Coffee can be made many different ways, and the method you choose can have an effect on the taste of your final cup.
This is likely the method you are most familiar with, as nearly every home in the country has a basic coffee maker like this. Coffee grounds are placed in a filter basket inside the machine, and the internal reservoir is filled with water. The machine heats the water and the hot water drips through the grounds into a glass carafe to produce brewed coffee. It's fairly simple, quick and the machines are inexpensive. It's the preferred method for most people because the entire process is automatic and requires no skill on your part.
The french press, is also known as a plunger pot, and is another very popular way to make coffee. Your coffee grounds are added directly to a pot of hot water, and after they "steep", you press down a plunger inside the pot to strain the grounds to the bottom of the pot. It's another pretty simple way to make coffee, and is a preferred method for those who don't really make enough coffee to warrant another piece of kitchen equipment.
Though the percolator has fallen out of favour over the years, it's still used (mainly by older coffee drinkers who have always used one). Admittedly, the coffee is not going to be of the highest quality when brewed with a percolator, but I felt it should still be included since people do use them. A basket of grounds is placed in a kettle, and the water is boiled. The boiling water bubbles up through the grounds, where you can see it in a glass bubble at the top of the percolator. When it gets to the right darkness to your taste, it's ready.
Now we're getting into some of the more exotic methods of brewing coffee. These are quite beautiful to look at, but you aren't likely going to find one in your average kitchen. The device has 2 jars, connected on an elaborate, balanced stand. Coffee grounds go in one jar, and water in the other. The water is heated and it flows over to the jar with the grounds. As the water continues to boil, the water jar eventually empties and the stand then tips to the side and the brewed coffee flows back to the water jar. Follow the link for a more detailed description of how this brewer works. Sounds odd, but it's really quite elegant.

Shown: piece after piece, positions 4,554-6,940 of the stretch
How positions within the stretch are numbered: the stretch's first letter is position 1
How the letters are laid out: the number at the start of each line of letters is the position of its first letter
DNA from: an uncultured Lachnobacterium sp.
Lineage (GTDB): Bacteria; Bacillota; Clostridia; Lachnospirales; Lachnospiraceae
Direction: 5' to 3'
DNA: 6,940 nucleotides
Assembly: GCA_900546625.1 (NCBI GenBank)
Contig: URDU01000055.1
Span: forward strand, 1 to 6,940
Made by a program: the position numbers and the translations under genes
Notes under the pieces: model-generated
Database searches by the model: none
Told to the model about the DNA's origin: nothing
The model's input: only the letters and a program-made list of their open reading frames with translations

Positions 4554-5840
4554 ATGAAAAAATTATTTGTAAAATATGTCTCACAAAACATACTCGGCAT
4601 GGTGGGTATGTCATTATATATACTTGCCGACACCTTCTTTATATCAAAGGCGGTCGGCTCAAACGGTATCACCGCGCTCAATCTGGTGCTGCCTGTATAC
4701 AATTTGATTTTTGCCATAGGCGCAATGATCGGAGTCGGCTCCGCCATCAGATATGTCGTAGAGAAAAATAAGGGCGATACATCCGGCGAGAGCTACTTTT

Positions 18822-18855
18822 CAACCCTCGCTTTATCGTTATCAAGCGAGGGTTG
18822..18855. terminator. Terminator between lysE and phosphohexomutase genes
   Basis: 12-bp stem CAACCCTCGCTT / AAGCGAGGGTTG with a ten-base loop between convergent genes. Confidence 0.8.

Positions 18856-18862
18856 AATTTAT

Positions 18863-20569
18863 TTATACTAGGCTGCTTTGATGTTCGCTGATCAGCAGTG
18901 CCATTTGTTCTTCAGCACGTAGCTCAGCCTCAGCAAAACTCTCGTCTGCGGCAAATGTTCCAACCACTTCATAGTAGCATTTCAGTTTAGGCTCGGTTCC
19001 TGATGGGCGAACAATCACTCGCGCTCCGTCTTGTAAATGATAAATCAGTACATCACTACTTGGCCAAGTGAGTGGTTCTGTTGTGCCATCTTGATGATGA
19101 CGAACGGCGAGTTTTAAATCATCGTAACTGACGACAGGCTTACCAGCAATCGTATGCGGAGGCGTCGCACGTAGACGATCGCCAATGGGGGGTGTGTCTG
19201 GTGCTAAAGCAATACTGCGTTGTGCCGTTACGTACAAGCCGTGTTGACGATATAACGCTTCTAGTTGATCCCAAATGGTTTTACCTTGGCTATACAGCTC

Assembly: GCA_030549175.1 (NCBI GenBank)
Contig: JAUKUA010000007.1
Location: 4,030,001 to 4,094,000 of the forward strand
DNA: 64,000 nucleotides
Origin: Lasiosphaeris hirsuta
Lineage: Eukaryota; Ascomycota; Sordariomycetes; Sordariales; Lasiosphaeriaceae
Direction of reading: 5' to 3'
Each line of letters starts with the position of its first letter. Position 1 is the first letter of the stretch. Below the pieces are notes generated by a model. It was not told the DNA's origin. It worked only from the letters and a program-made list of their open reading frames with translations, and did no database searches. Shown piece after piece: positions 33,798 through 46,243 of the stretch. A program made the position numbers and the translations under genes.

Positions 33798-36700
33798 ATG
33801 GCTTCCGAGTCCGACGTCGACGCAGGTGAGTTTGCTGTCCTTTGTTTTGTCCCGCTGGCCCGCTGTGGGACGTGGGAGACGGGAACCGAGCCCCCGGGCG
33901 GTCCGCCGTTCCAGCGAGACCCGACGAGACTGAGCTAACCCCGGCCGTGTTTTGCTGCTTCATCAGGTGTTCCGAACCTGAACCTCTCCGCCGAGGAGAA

Like the balancing siphon mentioned above, you're not that likely going to find an ibrik in your average North American kitchen. An ibrik is a small metal cup on the end of a fairly long handle, and is a Turkish tool for making coffee. The pot is narrower at the top than at the bottom, which is an important feature. The cup is filled with water, and a spoon of finely ground coffee is added on top. The powdered coffee "caps" the water, and as the boiling water bubbles it steeps through the grounds. After the water foams up 3 times, then you know the coffee is done.
6. Vacuum PotA vacuum pot has 2 chambers, a lower one and an upper one, attached together with a filter. Water goes in the bottom, and coffee grounds in the top. It's placed on a heat source, and as the water heats up, it is forced upwards to mix with the coffee grounds. When the pot is removed from the heat, the cooling lower chamber than sucks all the brewed coffee back down through the filter (which keeps the coffee grounds in the top). Leaving you with fresh brewed coffee in the lower part of the vacuum pot.
This isn't actually for making coffee, but rather espresso. These small metal pots have a bottom and top section, with a cup between them to hold the coffee grounds. Water is placed in the bottom, then the filter cup and top chamber are screwed on. When placed on a heat source, the water boils and is forced up through the coffee grounds under pressure and the finished espresso accumulates in the top section. A nice option if you don't want to spend the bucks on an automatic espresso machine.